Skills are the foundations of being independent, from simple things like cooking, to skills that enable someone to get the job they want. But not everyone has access to learning, especially in parts of Vietnam. That’s why social enterprise, The Will to Live, which teaches young disabled people about web design, is so important. Kate Welch reports on this extraordinary set up.
Founded and run by social entrepreneur Ms Nguyen Thao Van, The Will to Live is not just a training program, but also a community. Unlike a conventional training program, The Will to Live operates solely from a 14th floor apartment in the suburbs of Hanoi. Equipped with a suite of computers set up in the living area, many of the trainees live in the three bedroom areas in the apartment as well.
They cook and care for each other and are leaning to live independently as well as gaining invaluable skills in graphic and web design. I asked about whether the computers have adaptations to help them be operated, and was roundly told: “we can all manage with the computers as they are.” Ms Van added; “if they have one hand, they use one hand. If they can use two then they will use two.”
I asked one young man if he would show me what he had learnt during the six weeks of training he has had so far. He promptly started to draw a Lotus flower, completing the beautiful design within minutes – a great demonstration of the high level of control and skills he had already gained.
The young people are brought to Hanoi by Ms Van because they are virtually written off in the provinces. They receive limited educational opportunities and have very limited mobility due to the lack of wheelchairs. Ms Van provides them with wheelchairs when they join the training scheme and, as they move into employment with companies, she tries to give them each a wheelchair so they can get to work.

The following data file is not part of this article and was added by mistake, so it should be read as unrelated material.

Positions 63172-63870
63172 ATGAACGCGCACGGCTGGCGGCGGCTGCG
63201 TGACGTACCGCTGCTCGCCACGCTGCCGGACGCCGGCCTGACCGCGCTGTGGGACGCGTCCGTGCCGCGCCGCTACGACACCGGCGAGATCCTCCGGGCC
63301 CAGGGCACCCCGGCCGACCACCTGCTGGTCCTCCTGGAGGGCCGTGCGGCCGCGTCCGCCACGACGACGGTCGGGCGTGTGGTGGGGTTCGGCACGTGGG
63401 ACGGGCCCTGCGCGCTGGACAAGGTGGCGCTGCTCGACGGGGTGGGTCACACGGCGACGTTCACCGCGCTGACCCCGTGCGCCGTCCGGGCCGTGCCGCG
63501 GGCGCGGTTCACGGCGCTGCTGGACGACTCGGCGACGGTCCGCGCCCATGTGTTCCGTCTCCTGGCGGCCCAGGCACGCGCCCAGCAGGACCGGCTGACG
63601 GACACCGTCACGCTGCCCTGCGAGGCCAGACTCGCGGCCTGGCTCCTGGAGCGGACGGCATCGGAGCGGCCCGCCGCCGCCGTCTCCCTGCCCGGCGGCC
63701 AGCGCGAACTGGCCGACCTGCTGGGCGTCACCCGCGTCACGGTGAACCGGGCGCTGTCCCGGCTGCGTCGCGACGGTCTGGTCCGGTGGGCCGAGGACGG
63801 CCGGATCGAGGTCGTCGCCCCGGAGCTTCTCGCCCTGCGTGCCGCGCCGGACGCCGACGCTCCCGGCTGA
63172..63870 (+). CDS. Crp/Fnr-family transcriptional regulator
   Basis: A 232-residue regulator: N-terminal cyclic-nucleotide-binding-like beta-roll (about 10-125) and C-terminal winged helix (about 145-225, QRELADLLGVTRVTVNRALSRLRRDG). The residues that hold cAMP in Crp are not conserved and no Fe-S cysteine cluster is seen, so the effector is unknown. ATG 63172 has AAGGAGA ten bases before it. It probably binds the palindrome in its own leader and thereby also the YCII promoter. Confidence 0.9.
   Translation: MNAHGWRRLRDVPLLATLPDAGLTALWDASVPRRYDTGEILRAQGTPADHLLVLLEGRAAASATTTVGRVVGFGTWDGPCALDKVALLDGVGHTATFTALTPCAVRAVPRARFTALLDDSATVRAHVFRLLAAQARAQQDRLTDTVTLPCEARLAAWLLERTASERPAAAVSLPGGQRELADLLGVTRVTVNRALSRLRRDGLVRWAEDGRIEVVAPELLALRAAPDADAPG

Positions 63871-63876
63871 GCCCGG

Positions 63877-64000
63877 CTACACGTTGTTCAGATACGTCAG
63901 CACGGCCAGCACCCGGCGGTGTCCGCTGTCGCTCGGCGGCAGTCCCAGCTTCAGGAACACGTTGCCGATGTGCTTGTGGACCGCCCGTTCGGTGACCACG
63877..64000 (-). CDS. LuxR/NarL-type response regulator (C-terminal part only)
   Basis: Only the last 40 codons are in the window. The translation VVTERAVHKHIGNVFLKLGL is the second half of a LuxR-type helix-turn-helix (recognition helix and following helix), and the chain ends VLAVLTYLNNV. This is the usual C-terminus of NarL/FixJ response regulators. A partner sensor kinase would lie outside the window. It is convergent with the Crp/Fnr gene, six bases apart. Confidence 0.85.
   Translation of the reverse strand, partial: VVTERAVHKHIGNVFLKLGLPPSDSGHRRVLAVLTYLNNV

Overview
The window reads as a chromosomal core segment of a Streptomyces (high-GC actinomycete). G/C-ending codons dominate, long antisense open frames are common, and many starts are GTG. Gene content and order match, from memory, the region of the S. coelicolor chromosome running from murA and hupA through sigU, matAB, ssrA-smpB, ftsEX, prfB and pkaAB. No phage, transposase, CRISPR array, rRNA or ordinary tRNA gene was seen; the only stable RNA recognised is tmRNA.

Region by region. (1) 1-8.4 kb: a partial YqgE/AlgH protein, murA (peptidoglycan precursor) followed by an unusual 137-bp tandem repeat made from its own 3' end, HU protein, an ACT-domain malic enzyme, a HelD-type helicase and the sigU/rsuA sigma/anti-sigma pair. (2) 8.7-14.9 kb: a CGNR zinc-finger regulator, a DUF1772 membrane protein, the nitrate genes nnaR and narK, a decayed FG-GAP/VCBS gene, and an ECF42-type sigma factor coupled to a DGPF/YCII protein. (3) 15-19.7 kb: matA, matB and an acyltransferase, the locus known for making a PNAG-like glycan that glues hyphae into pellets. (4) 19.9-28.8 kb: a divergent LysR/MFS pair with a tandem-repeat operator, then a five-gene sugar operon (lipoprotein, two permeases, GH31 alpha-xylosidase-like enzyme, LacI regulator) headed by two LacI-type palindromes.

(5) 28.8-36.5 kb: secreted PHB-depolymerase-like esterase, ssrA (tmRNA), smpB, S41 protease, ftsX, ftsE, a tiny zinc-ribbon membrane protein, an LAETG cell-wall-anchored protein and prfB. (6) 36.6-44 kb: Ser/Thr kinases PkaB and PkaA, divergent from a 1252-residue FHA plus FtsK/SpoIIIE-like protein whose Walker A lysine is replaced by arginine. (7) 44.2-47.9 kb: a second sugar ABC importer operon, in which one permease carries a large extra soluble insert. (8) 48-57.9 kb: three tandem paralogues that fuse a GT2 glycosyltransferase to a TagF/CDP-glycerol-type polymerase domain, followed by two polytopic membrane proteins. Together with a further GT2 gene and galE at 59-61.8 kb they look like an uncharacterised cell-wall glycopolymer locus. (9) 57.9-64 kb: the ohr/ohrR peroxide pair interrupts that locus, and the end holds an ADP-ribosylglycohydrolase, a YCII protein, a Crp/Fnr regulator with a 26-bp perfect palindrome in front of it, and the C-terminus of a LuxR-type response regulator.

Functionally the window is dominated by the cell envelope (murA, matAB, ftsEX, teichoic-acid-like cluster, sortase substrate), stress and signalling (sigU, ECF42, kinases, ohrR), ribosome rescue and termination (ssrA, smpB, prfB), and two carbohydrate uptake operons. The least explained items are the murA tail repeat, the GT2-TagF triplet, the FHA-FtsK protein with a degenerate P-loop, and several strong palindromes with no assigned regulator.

Her ambition is to own a building rather than be reliant on renting apartments, which can be rather short term in Hanoi. They have already had to move several times, which is quite an undertaking in their circumstances.
Apart from that big vision, the one thing that would help most is having more wheelchairs – there is short supply in Vietnam. If anyone can help with this it would be greatly appreciated.
The Will to Live is a wonderful social enterprise. The young people are happy, independent and learning skills that are helping them gain employment in well-paid jobs. They are enterprising and resourceful as well as enjoying being together as a group of young people.
The Will to Live is not just standing still as a social enterprise, it is developing its offer and improving its services. As explained by its founder Ms Nguyen Thao Van in an email:
Today (1st of November 2013), Will to Live signed agreement to supply trained personnel with disabilities to Esoftflow, a company providing professional graphic products for international assets companies. Esoftflow has around 300 staff, in which 40% are trained and introduced by The Will to Live program.
The English is a little clumsy but the enterprise is clear, and the results are astonishing. If you can help us supply these students with wheelchairs to support them in their journey into work please contact
By Kate Welch
If you would like to help The Will to Live social enterprise, please email Kate Welch on kate.welch@
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